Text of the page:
Launching – A 21st Century Social Contract is Born

Today could not be a better day to launch my new blog, A 21st Century Social Contract – a Tunisian political blog, for we have just passed another milestone in the history of Tunisia, the trial and conviction of Ben Ali. The conviction of the deposed dictator and his wife Leila comes 6 months after the January 14 revolution, and 4 months before the election of the constitutional assembly, which will help determine Tunisia’s future form of government.

My blog focuses on the democratic challenges Tunisia faces from my perspective as an interested outsider, who happens to have been fortunate enough to be hosted by the Tunisian people during this historic time. You can read more about me here, more about my philosophy for A 21st Century Social Contract here, and of course, I invite you to follow me on Twitter or on Facebook.

In the coming months, I intend to write about the political process here in Tunisia, especially as it relates to democratic transformation, economic development, and the broader Middle East. Your suggestions and comments are welcome.



2 thoughts on “Launching – A 21st Century Social Contract is Born

  1. Eric,
    Thank you for your blog. I just discovered it yesterday and I enjoyed reading your posts. I am a Tunisian living in the U.S. for the past 30 years. The last time I was in Tunisia was two years ago and I plan to go soon. From what I have been reading on the internet recently, there seems to be some anti-American sentiments in Tunisia. There was a lot of skepticism about the reasons of Hillary Clinton’s and other American officials’ visits. Did people talk with you about that? And have you ever felt unsafe or threatened?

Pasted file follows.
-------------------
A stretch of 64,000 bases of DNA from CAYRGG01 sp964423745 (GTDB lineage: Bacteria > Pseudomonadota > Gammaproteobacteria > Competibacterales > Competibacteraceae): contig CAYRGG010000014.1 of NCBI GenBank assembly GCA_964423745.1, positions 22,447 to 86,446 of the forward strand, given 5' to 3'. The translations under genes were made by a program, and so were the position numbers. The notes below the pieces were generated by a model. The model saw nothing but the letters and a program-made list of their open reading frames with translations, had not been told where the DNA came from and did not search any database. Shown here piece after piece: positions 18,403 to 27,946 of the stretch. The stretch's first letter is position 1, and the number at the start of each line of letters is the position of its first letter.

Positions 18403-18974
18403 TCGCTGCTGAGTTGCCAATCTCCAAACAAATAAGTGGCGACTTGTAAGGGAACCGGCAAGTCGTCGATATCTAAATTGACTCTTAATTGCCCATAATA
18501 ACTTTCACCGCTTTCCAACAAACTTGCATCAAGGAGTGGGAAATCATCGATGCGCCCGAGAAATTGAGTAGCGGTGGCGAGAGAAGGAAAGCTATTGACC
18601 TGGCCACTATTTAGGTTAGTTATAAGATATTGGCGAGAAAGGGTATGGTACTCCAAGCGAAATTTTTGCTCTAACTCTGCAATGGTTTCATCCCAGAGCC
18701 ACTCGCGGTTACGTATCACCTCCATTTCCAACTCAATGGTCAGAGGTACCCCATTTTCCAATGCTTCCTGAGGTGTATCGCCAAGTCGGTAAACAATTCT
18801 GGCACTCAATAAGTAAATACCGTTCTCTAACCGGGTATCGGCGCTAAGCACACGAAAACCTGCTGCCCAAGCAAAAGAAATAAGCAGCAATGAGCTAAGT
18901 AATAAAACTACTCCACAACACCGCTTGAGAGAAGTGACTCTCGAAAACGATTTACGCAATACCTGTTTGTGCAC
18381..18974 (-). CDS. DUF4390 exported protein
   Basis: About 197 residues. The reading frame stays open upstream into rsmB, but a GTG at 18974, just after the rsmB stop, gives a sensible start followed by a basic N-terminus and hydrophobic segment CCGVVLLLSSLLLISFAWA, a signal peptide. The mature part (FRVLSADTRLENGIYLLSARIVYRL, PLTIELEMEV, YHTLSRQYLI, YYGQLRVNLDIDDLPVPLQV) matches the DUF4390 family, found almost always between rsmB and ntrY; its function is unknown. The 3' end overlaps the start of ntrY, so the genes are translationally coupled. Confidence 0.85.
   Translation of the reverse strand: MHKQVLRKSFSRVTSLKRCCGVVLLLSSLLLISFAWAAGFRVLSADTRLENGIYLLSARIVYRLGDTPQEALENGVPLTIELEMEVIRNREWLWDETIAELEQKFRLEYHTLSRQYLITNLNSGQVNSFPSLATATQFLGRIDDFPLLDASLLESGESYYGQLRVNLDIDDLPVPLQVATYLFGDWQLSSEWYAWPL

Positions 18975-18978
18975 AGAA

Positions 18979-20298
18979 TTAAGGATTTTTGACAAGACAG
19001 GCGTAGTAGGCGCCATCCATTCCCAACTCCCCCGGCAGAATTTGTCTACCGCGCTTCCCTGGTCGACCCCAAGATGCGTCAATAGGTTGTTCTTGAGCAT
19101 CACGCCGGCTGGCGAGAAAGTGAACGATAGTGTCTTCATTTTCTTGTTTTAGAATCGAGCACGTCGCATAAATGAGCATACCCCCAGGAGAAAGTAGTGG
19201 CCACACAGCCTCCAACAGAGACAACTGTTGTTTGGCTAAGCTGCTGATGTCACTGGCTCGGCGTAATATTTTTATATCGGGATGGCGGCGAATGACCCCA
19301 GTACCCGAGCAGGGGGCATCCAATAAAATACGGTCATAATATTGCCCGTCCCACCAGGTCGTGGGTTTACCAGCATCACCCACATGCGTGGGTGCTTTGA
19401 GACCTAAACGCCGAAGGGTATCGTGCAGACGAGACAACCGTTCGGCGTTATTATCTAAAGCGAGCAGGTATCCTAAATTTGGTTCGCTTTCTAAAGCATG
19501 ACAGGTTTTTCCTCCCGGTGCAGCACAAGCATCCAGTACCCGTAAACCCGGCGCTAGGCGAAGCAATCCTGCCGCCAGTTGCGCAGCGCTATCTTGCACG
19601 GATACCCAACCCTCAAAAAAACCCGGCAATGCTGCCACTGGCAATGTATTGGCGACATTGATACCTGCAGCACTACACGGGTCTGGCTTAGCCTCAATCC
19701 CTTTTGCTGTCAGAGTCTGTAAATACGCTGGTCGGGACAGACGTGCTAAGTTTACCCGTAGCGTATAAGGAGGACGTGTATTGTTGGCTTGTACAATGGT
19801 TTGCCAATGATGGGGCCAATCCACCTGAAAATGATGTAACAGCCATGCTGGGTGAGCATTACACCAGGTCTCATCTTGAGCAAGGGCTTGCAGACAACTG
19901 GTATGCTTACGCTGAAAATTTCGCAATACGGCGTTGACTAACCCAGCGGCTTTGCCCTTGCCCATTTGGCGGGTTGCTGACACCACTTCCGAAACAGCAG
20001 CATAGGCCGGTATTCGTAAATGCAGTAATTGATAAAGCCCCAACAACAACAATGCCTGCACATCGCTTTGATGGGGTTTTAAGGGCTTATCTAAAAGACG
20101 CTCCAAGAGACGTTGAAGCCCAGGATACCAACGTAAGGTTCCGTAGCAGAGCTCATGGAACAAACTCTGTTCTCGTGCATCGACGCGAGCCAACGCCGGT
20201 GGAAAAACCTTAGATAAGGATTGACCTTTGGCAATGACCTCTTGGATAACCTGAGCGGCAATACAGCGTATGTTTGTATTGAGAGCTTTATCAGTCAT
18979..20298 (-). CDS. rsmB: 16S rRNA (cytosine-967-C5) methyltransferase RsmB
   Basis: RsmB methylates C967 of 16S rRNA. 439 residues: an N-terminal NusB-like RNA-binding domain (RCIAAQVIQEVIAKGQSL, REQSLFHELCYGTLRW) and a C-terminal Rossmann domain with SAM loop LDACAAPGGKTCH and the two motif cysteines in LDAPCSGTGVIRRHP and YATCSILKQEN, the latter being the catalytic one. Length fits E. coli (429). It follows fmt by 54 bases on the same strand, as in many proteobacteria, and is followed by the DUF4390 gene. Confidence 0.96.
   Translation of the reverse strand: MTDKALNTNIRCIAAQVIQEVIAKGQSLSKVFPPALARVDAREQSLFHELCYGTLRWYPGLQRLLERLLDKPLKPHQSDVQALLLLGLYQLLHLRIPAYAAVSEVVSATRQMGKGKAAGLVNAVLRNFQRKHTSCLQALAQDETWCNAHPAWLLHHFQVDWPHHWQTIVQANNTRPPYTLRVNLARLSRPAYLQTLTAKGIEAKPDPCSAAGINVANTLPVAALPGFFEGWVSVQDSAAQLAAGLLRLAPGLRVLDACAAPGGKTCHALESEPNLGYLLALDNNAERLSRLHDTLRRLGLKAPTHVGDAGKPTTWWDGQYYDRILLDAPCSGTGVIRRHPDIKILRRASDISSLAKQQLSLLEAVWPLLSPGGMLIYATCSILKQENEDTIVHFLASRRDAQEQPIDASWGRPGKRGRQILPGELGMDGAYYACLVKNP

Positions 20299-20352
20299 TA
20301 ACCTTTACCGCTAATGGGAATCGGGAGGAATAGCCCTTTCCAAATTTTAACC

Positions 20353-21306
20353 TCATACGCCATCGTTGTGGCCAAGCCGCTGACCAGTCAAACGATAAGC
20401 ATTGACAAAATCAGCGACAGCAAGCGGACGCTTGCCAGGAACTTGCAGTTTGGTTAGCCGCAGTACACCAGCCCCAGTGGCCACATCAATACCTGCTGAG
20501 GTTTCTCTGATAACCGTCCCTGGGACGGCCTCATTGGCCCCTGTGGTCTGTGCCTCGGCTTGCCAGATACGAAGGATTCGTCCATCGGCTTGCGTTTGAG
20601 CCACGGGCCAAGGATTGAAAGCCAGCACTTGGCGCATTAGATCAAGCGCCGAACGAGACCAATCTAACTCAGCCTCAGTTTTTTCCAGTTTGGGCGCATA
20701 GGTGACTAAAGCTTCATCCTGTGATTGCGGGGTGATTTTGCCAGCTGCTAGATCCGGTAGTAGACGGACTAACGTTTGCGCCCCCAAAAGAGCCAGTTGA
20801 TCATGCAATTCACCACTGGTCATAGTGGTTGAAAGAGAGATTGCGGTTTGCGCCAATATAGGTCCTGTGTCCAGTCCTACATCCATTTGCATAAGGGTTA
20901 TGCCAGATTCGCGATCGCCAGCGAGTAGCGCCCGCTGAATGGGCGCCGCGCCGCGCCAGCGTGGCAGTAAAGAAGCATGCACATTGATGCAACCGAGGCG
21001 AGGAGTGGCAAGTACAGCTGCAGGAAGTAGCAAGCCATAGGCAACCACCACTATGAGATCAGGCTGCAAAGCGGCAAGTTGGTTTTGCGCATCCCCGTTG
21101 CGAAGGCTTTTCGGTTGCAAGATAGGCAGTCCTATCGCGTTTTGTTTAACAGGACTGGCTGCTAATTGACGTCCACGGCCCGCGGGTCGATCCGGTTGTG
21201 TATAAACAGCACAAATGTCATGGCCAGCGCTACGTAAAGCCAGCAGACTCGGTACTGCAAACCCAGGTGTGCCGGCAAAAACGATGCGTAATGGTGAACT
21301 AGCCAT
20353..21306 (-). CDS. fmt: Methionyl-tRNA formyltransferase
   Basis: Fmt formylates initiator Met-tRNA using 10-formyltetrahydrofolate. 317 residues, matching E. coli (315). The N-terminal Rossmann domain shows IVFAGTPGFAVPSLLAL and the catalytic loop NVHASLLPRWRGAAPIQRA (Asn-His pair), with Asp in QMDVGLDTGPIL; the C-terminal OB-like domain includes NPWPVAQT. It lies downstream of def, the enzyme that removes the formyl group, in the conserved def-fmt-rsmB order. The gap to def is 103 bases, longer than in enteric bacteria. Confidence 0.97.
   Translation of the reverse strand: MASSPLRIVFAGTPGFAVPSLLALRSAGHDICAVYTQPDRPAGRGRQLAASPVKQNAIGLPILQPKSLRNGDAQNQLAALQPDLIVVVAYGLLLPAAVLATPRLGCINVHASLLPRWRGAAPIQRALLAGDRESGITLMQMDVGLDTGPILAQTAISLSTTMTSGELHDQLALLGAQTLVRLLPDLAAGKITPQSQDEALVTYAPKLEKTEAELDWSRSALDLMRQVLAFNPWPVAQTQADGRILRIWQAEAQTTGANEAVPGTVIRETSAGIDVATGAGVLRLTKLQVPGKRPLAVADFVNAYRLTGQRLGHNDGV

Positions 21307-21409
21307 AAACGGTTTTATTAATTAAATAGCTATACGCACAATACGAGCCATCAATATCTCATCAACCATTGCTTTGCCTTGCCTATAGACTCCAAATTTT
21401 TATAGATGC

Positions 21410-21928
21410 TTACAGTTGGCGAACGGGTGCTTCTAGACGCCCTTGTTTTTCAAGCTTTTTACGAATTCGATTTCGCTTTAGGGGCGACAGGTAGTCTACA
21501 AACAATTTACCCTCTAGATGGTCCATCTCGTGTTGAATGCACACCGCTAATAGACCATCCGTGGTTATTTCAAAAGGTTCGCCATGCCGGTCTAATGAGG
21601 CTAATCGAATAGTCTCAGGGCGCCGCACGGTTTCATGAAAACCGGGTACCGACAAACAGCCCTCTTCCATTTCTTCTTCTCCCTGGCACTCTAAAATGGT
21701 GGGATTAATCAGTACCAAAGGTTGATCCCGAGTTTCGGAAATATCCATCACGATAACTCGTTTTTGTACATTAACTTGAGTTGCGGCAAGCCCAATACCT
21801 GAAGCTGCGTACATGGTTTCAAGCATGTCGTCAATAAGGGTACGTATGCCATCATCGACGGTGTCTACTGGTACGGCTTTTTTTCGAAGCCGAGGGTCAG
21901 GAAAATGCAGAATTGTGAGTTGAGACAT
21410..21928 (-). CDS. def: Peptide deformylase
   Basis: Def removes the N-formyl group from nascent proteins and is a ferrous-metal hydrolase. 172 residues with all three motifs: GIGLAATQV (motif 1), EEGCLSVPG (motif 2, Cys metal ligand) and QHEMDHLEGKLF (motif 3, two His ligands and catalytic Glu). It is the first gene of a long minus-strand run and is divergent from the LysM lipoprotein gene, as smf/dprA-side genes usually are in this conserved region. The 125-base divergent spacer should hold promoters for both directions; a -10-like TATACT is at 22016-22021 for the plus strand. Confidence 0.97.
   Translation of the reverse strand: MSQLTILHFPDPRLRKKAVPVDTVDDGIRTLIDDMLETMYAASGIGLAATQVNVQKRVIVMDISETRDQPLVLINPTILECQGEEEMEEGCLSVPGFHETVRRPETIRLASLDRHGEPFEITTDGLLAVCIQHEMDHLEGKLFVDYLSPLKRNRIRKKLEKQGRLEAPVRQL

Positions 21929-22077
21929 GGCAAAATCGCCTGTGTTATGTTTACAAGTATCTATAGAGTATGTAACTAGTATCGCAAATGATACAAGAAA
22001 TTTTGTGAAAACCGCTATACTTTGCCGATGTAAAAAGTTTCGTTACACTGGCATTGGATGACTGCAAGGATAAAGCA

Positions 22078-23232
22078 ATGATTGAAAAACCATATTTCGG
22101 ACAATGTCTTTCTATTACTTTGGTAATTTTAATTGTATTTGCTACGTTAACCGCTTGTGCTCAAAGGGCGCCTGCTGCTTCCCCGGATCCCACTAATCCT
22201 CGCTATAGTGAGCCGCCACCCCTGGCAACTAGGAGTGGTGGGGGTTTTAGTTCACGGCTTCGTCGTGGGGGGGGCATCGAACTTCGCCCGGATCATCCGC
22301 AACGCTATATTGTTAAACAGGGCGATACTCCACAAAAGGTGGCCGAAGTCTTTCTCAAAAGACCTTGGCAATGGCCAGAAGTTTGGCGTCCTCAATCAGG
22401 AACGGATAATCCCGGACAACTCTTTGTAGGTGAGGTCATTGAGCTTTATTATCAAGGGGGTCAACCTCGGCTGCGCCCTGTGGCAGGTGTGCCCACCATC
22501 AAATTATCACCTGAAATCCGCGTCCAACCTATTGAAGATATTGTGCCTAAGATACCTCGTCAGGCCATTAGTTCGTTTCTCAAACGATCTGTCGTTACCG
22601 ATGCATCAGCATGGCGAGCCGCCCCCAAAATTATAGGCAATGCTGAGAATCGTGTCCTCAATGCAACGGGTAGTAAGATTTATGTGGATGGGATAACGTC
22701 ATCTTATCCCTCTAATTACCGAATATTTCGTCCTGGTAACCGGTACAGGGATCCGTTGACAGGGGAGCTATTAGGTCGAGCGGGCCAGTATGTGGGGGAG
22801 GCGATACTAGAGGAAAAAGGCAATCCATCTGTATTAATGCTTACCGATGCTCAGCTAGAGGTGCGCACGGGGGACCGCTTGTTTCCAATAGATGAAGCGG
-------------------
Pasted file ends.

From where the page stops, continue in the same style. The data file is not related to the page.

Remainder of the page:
Thank you,

    • Thank you for your kind words. I think it’s safe to say that all voices have come out since the revolution a little bit stronger and with a little less restraint. The dictatorship put a muzzle on people here (foreigners and Tunisians alike), and since the fall I’ve heard a much broader range of opinions than ever before.

      This includes, to some extent, more generally anti-Western sentiments, including anti-American sentiments. These have mostly been around the presumed commercial and political interests that people assume the United States would like to have in the country. I have not personally heard overt anti-American comments that were directed at people rather than policies.

      All this to say, Tunisian hospitality continues to be amazingly strong and warm. I have never felt unsafe or threatened, though since the revolution I have been more conscious about my surroundings.

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